Currently: 82° | Complete forecast | Log in

Strikeforce heavyweight tourney begins with Fedor Emelianenko’s return

Antonio Silva says he will shock the world by upsetting Emelianenko this weekend in New Jersey

Image

Sam Morris

Fedor Emelianenko reacts after being submitted by Fabricio Werdum in the first round of their Strikeforce bout Saturday, June 26, 2010 at the HP Pavillion in San Jose, California.

Click to enlarge photo

Strikeforce World Grand Prix Heavyweight Tournament bracket

The cloak of invincibility Fedor Emelianenko sported for the last decade disappeared the last time he fought.

Emelianenko, the most accomplished heavyweight in mixed martial arts history, lost his first bout since 2000 last June when he faced Fabricio Werdum at a Strikeforce event in San Jose, Calif. Emelianenko (32-2) returns for the first time since suffering that defeat Saturday in East Rutherford, N.J., as part of a quarterfinal fight in the Strikeforce World Grand Prix Heavyweight Tournament.

“Nothing has changed with me,” Emelianenko said through a translator on a recent conference call. “I’ve trained just as I trained before. It just so happened I made an error in a previous fight.”

Emelianenko has a chance to prove that loss, which came via triangle choke in the first round, was a fluke in what’s arguably MMA’s most significant tournament ever. Strikeforce has placed eight of its top heavyweights in a single-elimination bracket for the Grand Prix, which should determine a champion by the end of this year.

Andrei Arlovski and Sergei Kharitonov will also meet in a first-round fight this weekend. Rounding out the eight-man bracket is a matchup between Werdum and current Strikeforce heavyweight champion Alistair Overeem and a bout pairing Josh Barnett against Brett Rogers.

The latter two quarterfinal fights will take place at a Strikeforce event in April.

“You put these eight guys together and it’s a very special moment in time,” Strikeforce CEO Scott Coker said. “These guys are still in their prime and have their own histories, but this tournament will clearly state who is the greatest heavyweight fighter in the world.”

But make no mistake — Emelianenko is still the headliner of the event. Most are picking him to win the tournament, and he enters the fight against Silva as a -500 (risking $5 to win $1) favorite in Las Vegas sports books.

Reporters have already started asking Emelianenko whom he would like to fight in the semifinals and championship. Silva appears frustrated by the constant attention Emelianenko’s presence commands.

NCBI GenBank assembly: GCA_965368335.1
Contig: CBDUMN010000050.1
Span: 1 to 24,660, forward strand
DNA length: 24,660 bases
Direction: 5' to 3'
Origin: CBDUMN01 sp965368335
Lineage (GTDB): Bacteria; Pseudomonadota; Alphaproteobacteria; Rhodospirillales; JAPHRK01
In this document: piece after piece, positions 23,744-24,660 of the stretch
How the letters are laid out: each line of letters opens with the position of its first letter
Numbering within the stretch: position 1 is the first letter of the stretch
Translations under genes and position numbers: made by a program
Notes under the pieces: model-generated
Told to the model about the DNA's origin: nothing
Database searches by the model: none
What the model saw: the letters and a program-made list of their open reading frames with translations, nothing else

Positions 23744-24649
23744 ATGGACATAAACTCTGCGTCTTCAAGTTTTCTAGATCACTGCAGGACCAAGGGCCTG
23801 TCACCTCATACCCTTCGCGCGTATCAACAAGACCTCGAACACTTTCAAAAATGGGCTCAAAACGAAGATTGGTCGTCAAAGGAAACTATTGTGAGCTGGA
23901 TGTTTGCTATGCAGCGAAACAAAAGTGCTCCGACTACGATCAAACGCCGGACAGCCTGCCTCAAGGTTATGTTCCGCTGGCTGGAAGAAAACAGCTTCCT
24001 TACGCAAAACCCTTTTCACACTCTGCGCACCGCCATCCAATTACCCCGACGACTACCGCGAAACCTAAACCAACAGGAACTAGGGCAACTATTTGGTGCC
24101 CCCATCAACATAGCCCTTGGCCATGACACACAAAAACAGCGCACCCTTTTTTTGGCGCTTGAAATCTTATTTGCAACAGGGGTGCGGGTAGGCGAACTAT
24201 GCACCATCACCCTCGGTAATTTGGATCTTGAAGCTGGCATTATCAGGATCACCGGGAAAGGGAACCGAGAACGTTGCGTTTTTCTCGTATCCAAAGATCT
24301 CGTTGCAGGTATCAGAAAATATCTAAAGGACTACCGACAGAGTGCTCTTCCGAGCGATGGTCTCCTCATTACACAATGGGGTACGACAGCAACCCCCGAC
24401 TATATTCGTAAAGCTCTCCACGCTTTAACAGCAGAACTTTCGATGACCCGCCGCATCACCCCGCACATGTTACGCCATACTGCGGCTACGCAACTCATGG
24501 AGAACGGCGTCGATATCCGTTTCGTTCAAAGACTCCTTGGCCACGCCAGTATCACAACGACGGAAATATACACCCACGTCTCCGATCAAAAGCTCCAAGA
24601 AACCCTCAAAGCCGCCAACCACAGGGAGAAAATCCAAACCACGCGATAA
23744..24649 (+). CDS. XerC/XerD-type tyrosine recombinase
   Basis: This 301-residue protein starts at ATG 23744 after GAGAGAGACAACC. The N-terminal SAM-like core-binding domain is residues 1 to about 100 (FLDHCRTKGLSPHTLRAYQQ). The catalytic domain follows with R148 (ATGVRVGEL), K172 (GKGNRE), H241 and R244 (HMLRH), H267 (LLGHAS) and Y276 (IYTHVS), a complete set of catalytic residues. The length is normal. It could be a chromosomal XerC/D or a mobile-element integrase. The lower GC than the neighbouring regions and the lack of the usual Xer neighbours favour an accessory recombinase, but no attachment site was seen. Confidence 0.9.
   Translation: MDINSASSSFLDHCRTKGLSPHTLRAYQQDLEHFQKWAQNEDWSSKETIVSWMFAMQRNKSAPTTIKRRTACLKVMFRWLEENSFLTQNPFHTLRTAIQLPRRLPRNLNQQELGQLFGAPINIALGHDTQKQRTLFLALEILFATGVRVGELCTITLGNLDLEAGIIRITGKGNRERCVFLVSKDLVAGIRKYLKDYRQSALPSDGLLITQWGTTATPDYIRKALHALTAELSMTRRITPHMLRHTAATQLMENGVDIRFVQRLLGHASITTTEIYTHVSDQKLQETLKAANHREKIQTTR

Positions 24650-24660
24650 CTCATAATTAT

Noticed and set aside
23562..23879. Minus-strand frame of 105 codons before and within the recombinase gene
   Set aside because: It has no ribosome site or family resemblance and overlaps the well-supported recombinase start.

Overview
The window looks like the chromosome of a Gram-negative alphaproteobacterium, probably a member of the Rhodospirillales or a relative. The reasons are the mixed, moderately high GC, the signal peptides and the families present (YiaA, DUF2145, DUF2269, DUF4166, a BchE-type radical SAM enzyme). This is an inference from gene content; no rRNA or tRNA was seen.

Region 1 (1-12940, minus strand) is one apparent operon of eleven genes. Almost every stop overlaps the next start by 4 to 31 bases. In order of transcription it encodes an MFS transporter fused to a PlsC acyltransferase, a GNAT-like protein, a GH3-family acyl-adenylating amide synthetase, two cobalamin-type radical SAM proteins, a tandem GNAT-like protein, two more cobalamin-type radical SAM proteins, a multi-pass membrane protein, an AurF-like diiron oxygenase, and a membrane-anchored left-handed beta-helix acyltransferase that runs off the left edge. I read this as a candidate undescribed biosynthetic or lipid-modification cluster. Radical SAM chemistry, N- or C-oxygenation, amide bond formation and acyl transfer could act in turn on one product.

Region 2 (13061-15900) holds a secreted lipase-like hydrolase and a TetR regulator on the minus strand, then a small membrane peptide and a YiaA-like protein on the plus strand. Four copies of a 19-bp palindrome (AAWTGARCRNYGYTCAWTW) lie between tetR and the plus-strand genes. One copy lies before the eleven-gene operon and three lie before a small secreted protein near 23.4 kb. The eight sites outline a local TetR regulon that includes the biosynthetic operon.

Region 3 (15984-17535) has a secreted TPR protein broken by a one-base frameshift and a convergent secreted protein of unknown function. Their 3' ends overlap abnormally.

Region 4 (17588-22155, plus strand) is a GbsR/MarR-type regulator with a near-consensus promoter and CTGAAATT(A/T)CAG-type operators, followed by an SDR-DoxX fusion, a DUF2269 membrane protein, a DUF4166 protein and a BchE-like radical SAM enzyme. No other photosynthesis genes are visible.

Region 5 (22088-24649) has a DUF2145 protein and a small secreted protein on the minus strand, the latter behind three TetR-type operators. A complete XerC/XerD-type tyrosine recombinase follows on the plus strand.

“All that I see is Fedor, Fedor, Fedor and read Fedor is going to knock out Silva,” Silva said at a press conference this week. “I was not in my house eating pizza, watching movies and drinking soda. I trained too hard and I’m going to prove this Saturday night.”

Silva could spoil what looks to be the competition’s top bout in the semifinal round. If Emelianenko prevails, he will face either Werdum or Overeem, whose title belt will not be up for grabs in the tournament.

The bracket surprised some fans because with Emelianenko, Werdum and Overeem all on one side, it clearly wasn’t seeded like a normal sporting event.

“The consideration of putting the fights together the way we did was to put the most exciting fights together,” Coker said, “and guarantee the fans that they could see the fights they wanted to see.”

The matchups fans have clamored for the most all involve Emelianenko. Many wonder if his loss to Werdum signaled the end of his reign at the top of the sport.

Emelianenko senses a challenge.

“People have sized me up and said what my strengths and weaknesses are,” Emelianenko said. “If they think they’ve found my biggest weakness, let them try it.”

Case Keefer can be reached at 948-2790 or [email protected]. Follow Case on Twitter at twitter.com/casekeefer.

Join the Discussion:

Check this out for a full explanation of our conversion to the LiveFyre commenting system and instructions on how to sign up for an account.

Full comments policy